U.S. Offshore Oil Workers Flee from Rigs as Another Storm Heads for Gulf of Mexico

Monday, October 26, 2020

Oil producers on Monday were evacuating offshore production platforms in the U.S. Gulf of Mexico as the 27th named storm of the season strengthened overnight and looked likely to threaten the United States as a hurricane.

BP, BHP Group Ltd, Chevron Corp, Equinor, and Royal Dutch Shell began withdrawing staff from their U.S. Gulf of Mexico offshore facilities ahead of Tropical Storm Zeta.

The storm could reach hurricane strength before striking the Yucatan Peninsula at mid-day Monday, and approach the northern Gulf Coast on Wednesday at or near hurricane strength, the U.S. National Hurricane Center said.

Zeta was about 175 miles (285 km) south of Cozumel, Mexico, early Monday and moving northwest at nine miles per hour. Mexico's government issued a hurricane warning for parts of the Yucatan Peninsula.

 The expected storm path from Oct 26 to Oct 31 - Image Credit: National Hurricane Center

“With forecasts indicating the storm will move across the Central and/or Northeastern Gulf of Mexico in the next few days, we are taking steps to respond,” BP said in a statement. It pulled oil workers off all its four production platforms in the Gulf.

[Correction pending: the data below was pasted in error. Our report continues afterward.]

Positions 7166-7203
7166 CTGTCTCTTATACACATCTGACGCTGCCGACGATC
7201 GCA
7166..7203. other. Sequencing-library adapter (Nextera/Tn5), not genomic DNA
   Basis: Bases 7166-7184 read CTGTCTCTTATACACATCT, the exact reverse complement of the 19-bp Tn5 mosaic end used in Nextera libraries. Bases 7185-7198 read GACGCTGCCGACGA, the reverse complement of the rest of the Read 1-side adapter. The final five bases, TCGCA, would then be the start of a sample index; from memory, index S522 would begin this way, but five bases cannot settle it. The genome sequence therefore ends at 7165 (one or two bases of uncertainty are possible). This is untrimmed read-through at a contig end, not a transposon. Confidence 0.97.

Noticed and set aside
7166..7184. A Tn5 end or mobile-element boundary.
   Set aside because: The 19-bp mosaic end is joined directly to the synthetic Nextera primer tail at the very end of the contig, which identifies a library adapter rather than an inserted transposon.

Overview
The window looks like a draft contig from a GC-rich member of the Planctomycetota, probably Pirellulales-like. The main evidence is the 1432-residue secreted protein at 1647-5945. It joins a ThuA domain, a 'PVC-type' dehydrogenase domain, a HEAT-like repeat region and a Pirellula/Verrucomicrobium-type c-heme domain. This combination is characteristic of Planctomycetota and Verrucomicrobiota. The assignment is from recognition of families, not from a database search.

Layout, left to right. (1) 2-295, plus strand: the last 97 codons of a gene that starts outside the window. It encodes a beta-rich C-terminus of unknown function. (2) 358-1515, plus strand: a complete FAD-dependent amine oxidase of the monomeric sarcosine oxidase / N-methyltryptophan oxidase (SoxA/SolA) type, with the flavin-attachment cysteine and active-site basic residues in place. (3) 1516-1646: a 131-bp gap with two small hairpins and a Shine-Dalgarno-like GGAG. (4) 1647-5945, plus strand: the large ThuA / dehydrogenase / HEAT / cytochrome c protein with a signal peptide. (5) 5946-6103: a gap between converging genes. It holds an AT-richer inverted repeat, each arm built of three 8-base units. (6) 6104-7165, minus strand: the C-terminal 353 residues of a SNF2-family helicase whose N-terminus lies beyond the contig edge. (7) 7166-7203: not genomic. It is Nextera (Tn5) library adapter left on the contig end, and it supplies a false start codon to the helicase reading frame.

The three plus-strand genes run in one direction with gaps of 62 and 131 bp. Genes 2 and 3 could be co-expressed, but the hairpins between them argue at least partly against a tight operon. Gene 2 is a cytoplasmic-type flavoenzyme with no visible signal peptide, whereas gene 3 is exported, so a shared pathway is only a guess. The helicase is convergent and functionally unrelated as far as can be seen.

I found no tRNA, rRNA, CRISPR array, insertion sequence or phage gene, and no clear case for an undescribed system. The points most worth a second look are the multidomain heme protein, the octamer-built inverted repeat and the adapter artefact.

BHP, Chevron and Shell also began moving non-essential staff from offshore facilities, spokespeople said. Equinor withdrew workers and shut production on its Titan production platform, a spokesman said.

Occidental Petroleum Corp., the third largest producer in the offshore Gulf of Mexico, did not reply to a request for comment.

It has been a challenging year for Gulf of Mexico oil producers, with some companies having to withdraw workers and halt production at least six times as storms churned through the Gulf's offshore production region.

U.S. Gulf of Mexico offshore oil production accounts for about 17% of total U.S. crude oil production and 5% of total U.S. dry natural gas production.

If Zeta strikes the U.S. mainland, it would top the record of 10 named storms to make U.S. landfall in one hurricane season that was set only weeks ago by Hurricane Delta.

Mississippi River ports from Baton Rouge to the Gulf of Mexico were open on Monday but placed on notice of gale force winds from a storm due within 72 hours. 

(Reporting by Erwin Seba; writing by Gary McWilliams; Editing by Giles Elgood and David Gregorio)

Categories: Energy Deepwater Activity Production Gulf of Mexico Safety and Security

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